blogging by Andrew Wickliffe

T.H.U.N.D.E.R. Agents (2011) #5


Yeah, I definitely think the longer first two issues spoiled me. Or maybe it’s just the position Spencer puts the reader in. After totally changing the status quo with the last cliffhanger, he changes it again this issue. Or at least he implies he didn’t totally change it like he suggested.

Maybe I’m just upset about the lack of fleshed out flashback sequences. The second issue spoiled me there. Here, it’s just a few pages of Ryan Sook and then no more….

It’s slick, computer colored Sook, but still Sook.

Spencer also introduces some of philosophy behind the villains–it’s kind of amusing, very hip and all, but it’s unclear how important it’s going to be.

The element of absurd humor is something new to the book; it’s still earnest and serious, but there’s now a knowing wink to Spencer’s writing.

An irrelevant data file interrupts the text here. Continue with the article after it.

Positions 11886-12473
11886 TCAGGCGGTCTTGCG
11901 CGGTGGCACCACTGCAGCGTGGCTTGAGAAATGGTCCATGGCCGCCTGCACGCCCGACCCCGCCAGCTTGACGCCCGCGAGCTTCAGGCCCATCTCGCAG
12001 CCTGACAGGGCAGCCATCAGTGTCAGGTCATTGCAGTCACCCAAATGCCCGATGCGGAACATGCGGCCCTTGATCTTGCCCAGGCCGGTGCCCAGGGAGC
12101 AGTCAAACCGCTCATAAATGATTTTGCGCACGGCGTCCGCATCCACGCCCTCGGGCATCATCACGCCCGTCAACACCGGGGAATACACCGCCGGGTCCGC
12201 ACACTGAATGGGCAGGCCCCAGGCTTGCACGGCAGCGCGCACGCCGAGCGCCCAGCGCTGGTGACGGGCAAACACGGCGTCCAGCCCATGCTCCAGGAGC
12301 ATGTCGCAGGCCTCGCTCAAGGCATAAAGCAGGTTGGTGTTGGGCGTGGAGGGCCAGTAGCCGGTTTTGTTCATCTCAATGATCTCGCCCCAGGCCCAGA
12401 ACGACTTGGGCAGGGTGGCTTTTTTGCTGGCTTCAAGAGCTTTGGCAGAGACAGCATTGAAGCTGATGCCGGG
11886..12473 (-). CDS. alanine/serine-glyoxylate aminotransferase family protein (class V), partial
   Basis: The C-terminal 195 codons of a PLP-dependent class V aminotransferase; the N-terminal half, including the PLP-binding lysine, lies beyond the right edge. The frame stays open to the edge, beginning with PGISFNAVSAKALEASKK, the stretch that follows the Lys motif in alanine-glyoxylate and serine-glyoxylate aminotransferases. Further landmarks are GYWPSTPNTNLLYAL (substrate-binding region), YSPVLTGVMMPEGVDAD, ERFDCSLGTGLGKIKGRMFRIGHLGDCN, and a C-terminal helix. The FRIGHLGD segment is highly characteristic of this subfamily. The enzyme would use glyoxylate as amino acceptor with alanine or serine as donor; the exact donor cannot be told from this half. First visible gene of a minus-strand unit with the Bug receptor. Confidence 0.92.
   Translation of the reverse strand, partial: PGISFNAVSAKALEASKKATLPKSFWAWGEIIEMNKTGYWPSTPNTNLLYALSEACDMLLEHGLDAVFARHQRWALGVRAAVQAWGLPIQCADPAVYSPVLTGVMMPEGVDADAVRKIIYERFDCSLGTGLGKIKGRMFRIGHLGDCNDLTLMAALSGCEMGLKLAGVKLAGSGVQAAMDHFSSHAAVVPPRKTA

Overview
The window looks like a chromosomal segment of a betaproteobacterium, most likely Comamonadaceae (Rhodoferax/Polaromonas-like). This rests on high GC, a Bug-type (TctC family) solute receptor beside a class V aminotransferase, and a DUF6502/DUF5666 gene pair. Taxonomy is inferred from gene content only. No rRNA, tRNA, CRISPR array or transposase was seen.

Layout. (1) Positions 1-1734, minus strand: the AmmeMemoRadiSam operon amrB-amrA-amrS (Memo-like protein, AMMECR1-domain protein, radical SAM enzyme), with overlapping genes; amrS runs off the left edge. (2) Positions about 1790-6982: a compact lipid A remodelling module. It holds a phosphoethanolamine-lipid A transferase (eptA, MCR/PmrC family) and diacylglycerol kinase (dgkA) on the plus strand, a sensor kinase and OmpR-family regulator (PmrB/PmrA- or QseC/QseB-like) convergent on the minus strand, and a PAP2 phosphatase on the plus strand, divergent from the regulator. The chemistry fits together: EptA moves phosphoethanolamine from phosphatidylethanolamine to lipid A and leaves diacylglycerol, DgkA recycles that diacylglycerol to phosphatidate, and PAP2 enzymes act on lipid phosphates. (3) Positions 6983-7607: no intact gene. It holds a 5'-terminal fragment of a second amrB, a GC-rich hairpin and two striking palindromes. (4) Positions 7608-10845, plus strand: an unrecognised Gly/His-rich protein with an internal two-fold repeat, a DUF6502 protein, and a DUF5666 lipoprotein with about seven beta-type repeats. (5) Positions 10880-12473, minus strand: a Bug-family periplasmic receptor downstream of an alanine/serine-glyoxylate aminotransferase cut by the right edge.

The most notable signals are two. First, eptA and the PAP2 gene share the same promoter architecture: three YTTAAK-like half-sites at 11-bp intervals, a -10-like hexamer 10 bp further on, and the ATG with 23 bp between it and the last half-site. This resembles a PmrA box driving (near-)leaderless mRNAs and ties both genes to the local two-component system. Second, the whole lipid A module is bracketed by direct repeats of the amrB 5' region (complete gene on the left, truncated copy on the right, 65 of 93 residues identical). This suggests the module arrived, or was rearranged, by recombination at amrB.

He practically seems British (he’s not), commenting on American expectations.

One response to “T.H.U.N.D.E.R. Agents (2011) #5”

  1. Thunder Agents and their ilk were published in the early sixties by Tower comics, and all the heroes presented so far have earlier established identities.
    Wally Wood was the spear head here, and while his connections bring him lots of great sixties artists, they never took off, and weren’t quite as flashy as the Marvel/DC stuff. Fairly pedestrian writing also, as I recall (Did they have writers?). If you read the sixth issue you’ll have read it before I, just another example of you younger kids these days being ahead yet again in this unfair world…

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